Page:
Managing the anxiety associated with social events
Do you struggle in social situations such as parties, when making presentations, or performing in front of others? Learning to acquire social skills and managing internally vulnerable parts could be a way of coping with the anxiety associated with such social events.
It is the nature of the mind to be sub-divided. We are all multiple. There are parts, or sub-personalities, that think one way, another part that thinks or feels something different, and yet another part of us that might take an entirely different view of the same situation.
For example, let us assume we are invited to a party. There might be a part of us that will embrace the invitation, that might look forward to the anticipated social energy and the social interaction, and perhaps the excitement of being a social butterfly in social circles. There might be another part, however, that might not want to be social, that might want to be alone instead. That part could be potentially terrified if you are asked to make a presentation or perform on a stage in front of others. This example in itself is evidence of at least two parts reacting to the party invite. Each part might have its own way of thinking, its own voice, sensations, and feelings. It can be useful to dialogue with these different parts and to try to understand what each part wishes for you. What, perhaps, are the fears associated with each part, what are its aims for you, and where might there be trauma that has previously attached itself to these parts?
All parts or sub-personalities have their value. However, in response to difficulties encountered in life these parts can take on a negative aspect. They can potentially become frozen in time. They may have been useful at the time (when we were most under threat), but have outlasted their usefulness. Transformation is not about seeking to get rid of these parts, but it may be about unburdening them. This means seeking to identify when extreme emotion has attached itself to a part and has perhaps prevented that part from flourishing and being creative and confident. Anxiety is often compounded when we think too much about a social situation. Fears may be present that means we start to think of a negative reaction from others, possible rejection and, potentially, humiliation.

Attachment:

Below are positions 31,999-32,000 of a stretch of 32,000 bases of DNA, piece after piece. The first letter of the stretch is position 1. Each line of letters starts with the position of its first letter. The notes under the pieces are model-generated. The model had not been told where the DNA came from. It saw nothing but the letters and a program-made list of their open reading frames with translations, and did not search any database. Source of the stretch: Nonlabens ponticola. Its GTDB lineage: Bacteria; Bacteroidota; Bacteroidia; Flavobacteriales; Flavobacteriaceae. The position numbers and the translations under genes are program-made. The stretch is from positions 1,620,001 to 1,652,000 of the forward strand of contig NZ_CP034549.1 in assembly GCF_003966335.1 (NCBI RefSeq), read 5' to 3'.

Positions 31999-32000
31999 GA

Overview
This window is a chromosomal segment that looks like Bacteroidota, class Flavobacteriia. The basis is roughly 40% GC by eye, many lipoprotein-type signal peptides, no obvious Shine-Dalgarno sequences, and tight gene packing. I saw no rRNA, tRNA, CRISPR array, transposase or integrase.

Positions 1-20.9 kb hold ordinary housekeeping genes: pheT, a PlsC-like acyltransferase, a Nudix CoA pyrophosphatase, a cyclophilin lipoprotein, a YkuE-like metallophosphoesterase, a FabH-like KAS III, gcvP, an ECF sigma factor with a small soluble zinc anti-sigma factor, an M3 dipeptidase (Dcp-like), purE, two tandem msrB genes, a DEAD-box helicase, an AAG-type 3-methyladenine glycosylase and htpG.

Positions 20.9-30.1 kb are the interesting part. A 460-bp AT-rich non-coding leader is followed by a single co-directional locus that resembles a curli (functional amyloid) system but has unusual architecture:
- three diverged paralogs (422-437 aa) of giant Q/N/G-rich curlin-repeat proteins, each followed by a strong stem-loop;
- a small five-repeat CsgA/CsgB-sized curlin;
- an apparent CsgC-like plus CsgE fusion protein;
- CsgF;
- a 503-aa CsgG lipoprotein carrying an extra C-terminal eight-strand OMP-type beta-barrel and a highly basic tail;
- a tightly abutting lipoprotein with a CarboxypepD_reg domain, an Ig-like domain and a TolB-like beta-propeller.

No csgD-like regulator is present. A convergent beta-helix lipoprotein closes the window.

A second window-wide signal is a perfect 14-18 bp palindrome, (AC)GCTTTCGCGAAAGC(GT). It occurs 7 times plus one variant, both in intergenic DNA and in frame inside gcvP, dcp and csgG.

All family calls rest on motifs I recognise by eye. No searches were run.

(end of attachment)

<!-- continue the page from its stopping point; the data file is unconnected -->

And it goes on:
An experience of sudden and intense fear, as well as having physical symptoms such as a racing heart, rapid breathing, or an upset stomach may be associated with social events where someone fears a panic attack. There may be past emotional wounding associated with social events that have caused what might be termed 'developmental ruptures'. Pressure can mount if a social situation requires performing in some respect; being on a stage or making a speech. There might be a part that thrives in such situations, but there might also be a part that begins to feel terrified at the prospect of going to the event. Feeling pressure - whether the pressure to perform or to meet the expectations of others - can induce us away from the assured feeling of unconscious competence. Unconscious competence could be defined as when we have had so much practice with a skill that it has become 'second nature' and can be performed easily. Therefore, the skill can be executed while performing another task. We often associate skills with technical ability, but social skills are also hugely important in managing anxiety. If we think too much about a social event, we risk not being in the flow of just being ourselves.
The concept of internal voices, parts, or sub-personalities need not be pathologised. Patients who receive a diagnosis of dissociative identity disorder (DID), previously known as multiple personality disorder (MPD), from psychiatrists, are perhaps no different. It may be that their parts ended up being blown apart by the horrific trauma they suffered at some point in their development. They struggled to cope with the overwhelming nature of their trauma and certain vulnerable parts took on a hugely negative aspect.
Therapy may be about identifying parts or sub-personalities and perhaps locating energy in the body, as well as identifying the internal mental scripts associated with the different voices. Manifesting powerful qualities can help to overcome internal negative scripts associated with vulnerable parts. There may, for instance, be an inner critic that feeds a procrastinating part. Or, there may be a part that deliberately destroys or obstructs things in your life, what might be termed a saboteur. Learning to track these parts and how they came about can be a transformative experience.
Social skills are the skills we use to communicate and interact with others, both verbally and non-verbally, through gestures, body language, and our appearance. Social skills can be boosted when we identify an internal script that has ceased to be useful. Transformation is not about seeking to get rid of the troublesome parts but unburdening them. It could be that an extreme emotion had in the past grasped on to a vulnerable part and, almost like a virus, has driven that part on. The release of the burden allows these parts to thrive so that you can become confident, compassionate, and creative in social situations. Relationships can take on new meaning when you can tackle self-limiting belief systems and seek to overcome hesitations, fears, and resistances.